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Medical marijuana grow rooms can emit odors that rival the stinkiest skunk or nastiest fish you have ever smelled. Organic nutrients, soils, hydroponic reservoirs, and, of course, the plants themselves can make it seem like your grow room radiates the greenish stink rays only seen in cartoons. In order to protect your garden from thieves, and keep your neighbors from thinking there are decomposing bodies in your garage, a grower must take steps to odor proof his room. For years I tried every device available to eliminate odor in and around my grow rooms. Time and time again I would think my problem was solved. I would call my “bloodhound” friend (best nose ever) to sniff my property for me. Fail! Every time there was at least a hint of odor around the premises. I decided to make it my mission to create a grow room that was as odor proof as possible. I found that by implementing three pieces of odor reducing equipment in a grow room, a medical marijuana grower could reduce odors to the absolute minimum. Carbon Filter Within the Marijuana Grow Room The purpose of this fan and filter combo is to reduce the odor that is constantly emitted by the plants themselves. This fan is not connected to the ventilation system in any way. Instead simply place the fan on top of the filter in a central location of the grow room (if possible) and let it run continuously. This fan and filter can be significantly smaller (approximately 1/3 the size) than the carbon filter and fan used for the actual exhaust of the room. Carbon Filter For Grow Room Exhaust This is the most common odor reduction tool used by medical marijuana growers. Most of the odor that escapes from a grow room is through the exhaust, so this carbon filter is probably the most important piece of odor control equipment and was my initial purchase in my quest for an odor proof room. Carbon filters are sized by the CFM rating on the exhaust fan itself, not the size of the room. Check the fan’s CFM ratings before purchasing either the fan or filter for any grow room. Ozone Generator For Exhaust This handy piece of equipment is the fail-safe. Ozone generators create ozone that actually oxidizes the odor molecules and destroys them. These devices can be purchased specifically for an inline exhaust application. Sizing for ozone generators will change dramatically depending on your intended use. If you plan to use the ozone generator as the sole odor control device then you should follow the manufacturer’s recommendations on compatibility with a fan’s CFM. If you plan to combine an ozone generator with a carbon filter on the exhaust then you will only need an ozone generator with 1/4 the CFM requirements suggested by the manufacturer. Warning: Ozone produces its own distinct odor, so over-sizing ozone generators should be avoided. Ozone is also harmful in large quantities to people and plants and should be used in the exhaust systems only. After installing these three pieces of odor control equipment, I called my “bloodhound” friend back over for another inspection. Not a hint of medical marijuana, organic nutrients or any other smell that would otherwise imply an indoor garden was in the vicinity. Success! Trix
A Lawyer's Advice for Renters and Landlords On Medical Marijuana With over 79% of the U.S. population living in cities, many residents forgo home ownership for more affordable spaces, like condos or apartments. In a place like California, where medical marijuana is a burgeoning industry, it is inevitable that, eventually, renters and landlords will go head to head over medical marijuana usage and building grow rooms within the already congested city spaces. The contentious issue of medical marijuana patient's residing in privately owned buildings has been making headlines throughout the country. Most recently, in Colorado, a Pueblo renter was denied an apartment because his authorized medicinal usage was revealed to the management staff. The manager of the complex refused the would-be tenant because of conflicting state and federal regulations. According to a legal professional, not renting to patients or growers is actually under a landlord's legal jurisdiction. San Francisco-based attorney, Michael Pineda* says that in recent times, he has come across a host of landlord, grower issues. Further, the perplexing status of the law regarding usage and apartment dwelling doesn't just concern patients and landlords, it's distressing for licensed growers too. “[Landlord and tenant issues] are a common occurrence, especially with under the radar cultivation. Individuals may have legal permission to grow but they didn’t secure the permission of landlord. Cultivation and lighting can place an electrical system under a lot of burden and many of the fires in this area are directly related to inappropriate cultivation. This is a concern for landlords,” says Pineda. We recently ran a piece in our “Ask a Grower” section about cultivating medical marijuana in apartments. It addressed the various tools and precautions an apartment grower should be aware of. However, the larger scope of the conversation pertains to eviction. Pineda's area of expertise is real estate law, including zoning and leasing. This, coupled with experience in criminal law has given Pineda an all-angled perspective in the field of medical marijuana and landlord or tenant rights. He also worked on contractual agreements with some high profile medical marijuana dispensaries, such as _____ According to Pineda, growers who wish to establish a site for cultivation within the rented residency should read their lease agreements carefully. More so, he says that a single family home is the best place for cultivation. This is because different lease contracts present different regulations for renters. Apartment cultivation sites may be in violation of the terms in a lease agreement. For example, converting a bedroom into a grow-room may constitute an alteration of the premises, which could go against a non-alteration stipulation in the lease. “What is written in the lease agreement is the key. Renters have to be careful about what the lease includes. They may have a permit or a card or a recommendation to use or cultivate, but it could still be in violation of the law, ” he warns. As the issue is still in its infancy, no court precedent has been set to guide legal professionals and laypeople on how to negotiate lease agreements. Landlords are fearful that by allowing cultivation in their buildings, they will be subject to persecution and growers are ever-fearful of eviction. “Ultimately, this is discrimination,” says Marlene Sung, a licensed patient and grower hopeful. “It's unrealistic that I can afford a home in this economy. My husband has been laid off and I'm disabled. We have to live in a multi-unit home and I want grow my own. I don't want to lose our apartment, where would we go?” Pineda has helped growers and landlords with negotiation of occupancy rights and better understanding city rules and regulations. He attributes the anxiety renters and landlords experience to a lot of misinformation regarding lease and contract details. “Some people have a limited understanding of the law and they walk around with unwarranted assumptions,” he says. “Americans for Safe Access is the best place for a comprehensive understanding of legal rights. ” While landlords and occupants continue to navigate murky dwelling rules, contractual professionals like Pineda continue to monitor current events to ensure the legal safety of both landlords and renters. http://bigbudsmag.co...uana-march-2012 Trix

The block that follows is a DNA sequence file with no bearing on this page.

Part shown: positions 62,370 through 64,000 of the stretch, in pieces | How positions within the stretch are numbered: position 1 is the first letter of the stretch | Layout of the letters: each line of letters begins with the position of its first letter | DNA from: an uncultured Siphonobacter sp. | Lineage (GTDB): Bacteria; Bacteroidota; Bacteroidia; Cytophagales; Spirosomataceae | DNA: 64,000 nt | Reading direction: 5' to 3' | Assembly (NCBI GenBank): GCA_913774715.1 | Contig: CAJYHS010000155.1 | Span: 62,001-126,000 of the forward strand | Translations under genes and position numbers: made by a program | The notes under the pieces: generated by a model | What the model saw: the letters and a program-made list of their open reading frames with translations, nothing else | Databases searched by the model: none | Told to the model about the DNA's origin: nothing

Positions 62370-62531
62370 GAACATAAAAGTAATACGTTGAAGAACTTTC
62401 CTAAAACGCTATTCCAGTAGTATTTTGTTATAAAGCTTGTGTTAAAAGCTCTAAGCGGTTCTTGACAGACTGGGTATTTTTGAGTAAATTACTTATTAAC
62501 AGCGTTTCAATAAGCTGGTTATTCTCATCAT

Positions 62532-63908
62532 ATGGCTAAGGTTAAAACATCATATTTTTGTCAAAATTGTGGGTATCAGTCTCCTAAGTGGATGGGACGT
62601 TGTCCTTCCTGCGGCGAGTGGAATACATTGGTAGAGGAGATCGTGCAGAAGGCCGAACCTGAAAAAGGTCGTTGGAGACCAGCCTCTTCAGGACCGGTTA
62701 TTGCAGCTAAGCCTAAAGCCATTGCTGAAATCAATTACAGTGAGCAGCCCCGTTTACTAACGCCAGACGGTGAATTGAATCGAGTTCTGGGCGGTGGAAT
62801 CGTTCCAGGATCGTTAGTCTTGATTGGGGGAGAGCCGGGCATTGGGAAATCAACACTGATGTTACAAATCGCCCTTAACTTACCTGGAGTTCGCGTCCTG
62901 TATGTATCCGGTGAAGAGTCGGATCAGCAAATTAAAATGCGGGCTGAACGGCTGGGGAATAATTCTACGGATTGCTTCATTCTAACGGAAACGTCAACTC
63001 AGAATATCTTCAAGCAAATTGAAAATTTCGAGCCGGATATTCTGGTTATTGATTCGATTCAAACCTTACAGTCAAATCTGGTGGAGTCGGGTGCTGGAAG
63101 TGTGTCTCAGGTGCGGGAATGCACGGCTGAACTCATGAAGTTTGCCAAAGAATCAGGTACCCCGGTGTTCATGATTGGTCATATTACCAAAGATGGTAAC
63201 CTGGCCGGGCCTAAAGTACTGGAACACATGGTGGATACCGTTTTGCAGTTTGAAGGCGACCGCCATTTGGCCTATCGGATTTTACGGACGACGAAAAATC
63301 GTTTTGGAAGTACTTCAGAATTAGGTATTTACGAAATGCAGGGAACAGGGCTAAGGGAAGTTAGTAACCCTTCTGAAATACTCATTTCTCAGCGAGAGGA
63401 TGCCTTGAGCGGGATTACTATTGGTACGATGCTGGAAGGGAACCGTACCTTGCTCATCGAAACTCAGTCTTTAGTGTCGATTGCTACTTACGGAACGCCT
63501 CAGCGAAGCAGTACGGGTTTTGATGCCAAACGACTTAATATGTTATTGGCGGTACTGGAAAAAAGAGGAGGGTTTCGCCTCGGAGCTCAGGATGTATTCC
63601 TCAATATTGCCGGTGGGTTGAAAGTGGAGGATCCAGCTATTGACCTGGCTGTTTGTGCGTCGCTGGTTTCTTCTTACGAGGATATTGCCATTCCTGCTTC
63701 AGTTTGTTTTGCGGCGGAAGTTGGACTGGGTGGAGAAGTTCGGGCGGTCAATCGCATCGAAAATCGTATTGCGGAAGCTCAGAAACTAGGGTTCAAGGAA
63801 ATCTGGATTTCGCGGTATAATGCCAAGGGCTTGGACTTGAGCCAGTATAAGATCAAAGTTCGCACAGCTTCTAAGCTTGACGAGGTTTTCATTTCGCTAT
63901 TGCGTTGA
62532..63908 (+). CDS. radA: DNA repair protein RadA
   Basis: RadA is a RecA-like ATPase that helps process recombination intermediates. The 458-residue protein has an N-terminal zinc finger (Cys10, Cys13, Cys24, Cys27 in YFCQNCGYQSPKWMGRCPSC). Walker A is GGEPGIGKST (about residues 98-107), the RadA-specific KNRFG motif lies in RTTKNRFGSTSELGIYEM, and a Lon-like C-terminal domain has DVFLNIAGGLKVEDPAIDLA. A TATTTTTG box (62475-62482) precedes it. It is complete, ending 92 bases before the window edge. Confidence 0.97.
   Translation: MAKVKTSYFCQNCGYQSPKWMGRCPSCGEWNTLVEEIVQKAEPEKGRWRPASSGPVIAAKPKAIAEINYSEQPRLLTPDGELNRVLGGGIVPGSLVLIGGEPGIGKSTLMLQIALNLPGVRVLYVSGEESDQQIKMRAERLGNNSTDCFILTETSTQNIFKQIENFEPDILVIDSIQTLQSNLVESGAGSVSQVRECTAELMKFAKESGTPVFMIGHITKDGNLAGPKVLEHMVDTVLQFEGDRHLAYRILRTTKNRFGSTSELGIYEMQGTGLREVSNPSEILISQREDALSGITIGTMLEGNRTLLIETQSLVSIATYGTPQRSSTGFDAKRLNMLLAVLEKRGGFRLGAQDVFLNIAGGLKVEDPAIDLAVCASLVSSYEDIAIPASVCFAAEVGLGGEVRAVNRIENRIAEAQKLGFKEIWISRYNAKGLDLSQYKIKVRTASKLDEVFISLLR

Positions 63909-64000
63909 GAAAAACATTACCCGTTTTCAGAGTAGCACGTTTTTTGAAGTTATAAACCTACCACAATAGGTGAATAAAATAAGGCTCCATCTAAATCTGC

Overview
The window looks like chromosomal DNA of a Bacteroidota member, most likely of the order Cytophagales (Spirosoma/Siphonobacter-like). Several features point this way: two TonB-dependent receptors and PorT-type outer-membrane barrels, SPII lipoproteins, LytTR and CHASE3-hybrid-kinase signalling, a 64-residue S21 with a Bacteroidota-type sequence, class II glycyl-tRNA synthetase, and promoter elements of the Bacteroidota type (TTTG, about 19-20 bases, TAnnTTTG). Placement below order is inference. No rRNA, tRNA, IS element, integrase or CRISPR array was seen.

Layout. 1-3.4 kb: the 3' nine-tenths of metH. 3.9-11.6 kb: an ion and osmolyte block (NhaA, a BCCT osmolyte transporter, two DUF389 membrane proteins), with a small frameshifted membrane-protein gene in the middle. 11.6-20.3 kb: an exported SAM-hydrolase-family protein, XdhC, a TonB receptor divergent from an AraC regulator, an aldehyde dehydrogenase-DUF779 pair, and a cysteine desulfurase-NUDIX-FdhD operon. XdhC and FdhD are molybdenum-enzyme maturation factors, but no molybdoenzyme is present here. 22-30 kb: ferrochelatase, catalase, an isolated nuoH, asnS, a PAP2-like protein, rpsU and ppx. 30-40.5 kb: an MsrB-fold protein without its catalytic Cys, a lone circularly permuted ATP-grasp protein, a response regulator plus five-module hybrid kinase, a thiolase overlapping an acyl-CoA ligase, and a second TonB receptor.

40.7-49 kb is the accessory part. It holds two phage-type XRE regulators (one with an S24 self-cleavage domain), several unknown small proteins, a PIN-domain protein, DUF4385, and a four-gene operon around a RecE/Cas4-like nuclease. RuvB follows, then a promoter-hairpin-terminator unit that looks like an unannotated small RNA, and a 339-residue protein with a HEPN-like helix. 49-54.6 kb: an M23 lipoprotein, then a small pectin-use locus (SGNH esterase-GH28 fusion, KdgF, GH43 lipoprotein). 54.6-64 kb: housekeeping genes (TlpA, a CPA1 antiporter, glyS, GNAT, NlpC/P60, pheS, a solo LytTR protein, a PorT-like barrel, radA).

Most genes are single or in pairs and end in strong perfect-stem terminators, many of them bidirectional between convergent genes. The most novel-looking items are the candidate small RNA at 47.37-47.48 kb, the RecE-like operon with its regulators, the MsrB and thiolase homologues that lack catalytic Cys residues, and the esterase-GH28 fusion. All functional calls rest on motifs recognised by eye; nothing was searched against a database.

Why pH Effects Nutrient Uptake In Medical Marijuana Hydroponic medical marijuana growers have heard of and probably seen the effect pH has on a plant’s ability to uptake nutrients (and therefore grow), but few hydroponic growers understand why the pH directly affects nutrient uptake. The pH range of your water, nutrients and medium all play a direct role in your plant’s ability to absorb macro, micro, secondary nutrients and carbohydrates. As with most important factors associated with hydroponic growing, the effects of pH can be seen in the building blocks of cellular growth: the proteins, amino acids and microorganisms. The Science Behind pH Effecting Nutrient Uptake It is difficult for nutrients to enter the plant’s roots on their own because of a protective membrane around plant cells that make it virtually impossible for water soluble ions to penetrate. In order for the nutrients to enter the membrane they are carried into the plant via special transporters. These transporters are protein molecules that enter the cell membranes. It is these proteins that allow the nutrient ions to actually enter the plant cells. Every essential nutrient has particular transporter proteins that are responsible for bringing that nutrient into the plant. Proteins are rich in ionizable chemical compounds and makes their functions dependent on pH levels. There is an optimal pH range for each protein and therefore a corresponding optimal pH range for the absorption of every given essential nutrient. This is why we can determine optimal pH ranges for any particular plant species. Depending on the nutritional needs of a given crop we can determine the best pH range to accommodate the proteins associated with the particular essential elements. The ideal pH range for medical marijuana is 5.5-6.3. Nutrient uptake is also determined by the beneficial microorganisms found in a plant’s rhizosphere or in the growing medium. These beneficial organisms need a consistent pH range to function properly. When pH strays from the desired range an environment that promotes pathogenic microorganisms or slows the processes of beneficial organisms will occur. The Best pH For Growing Marijuana As previously mentioned, in order for medical marijuana growers to maintain optimal nutrient uptake it is suggested to keep the pH range between 5.5-6.3. This sweet spot ensures your plants will receive every essential element and at the highest absorption rate possible. It also ensures a good environment for the beneficial microorganism activity in and around your plant’s rhizosphere. Without proper pH levels, growers limit their success and end up wasting time and money. Growers who maintain optimal pH ranges combined with quality nutrients and supplements can expect vigorous growth and bountiful yields that will live up to the expectations of the most rigorous of hydroponic gardeners. Trix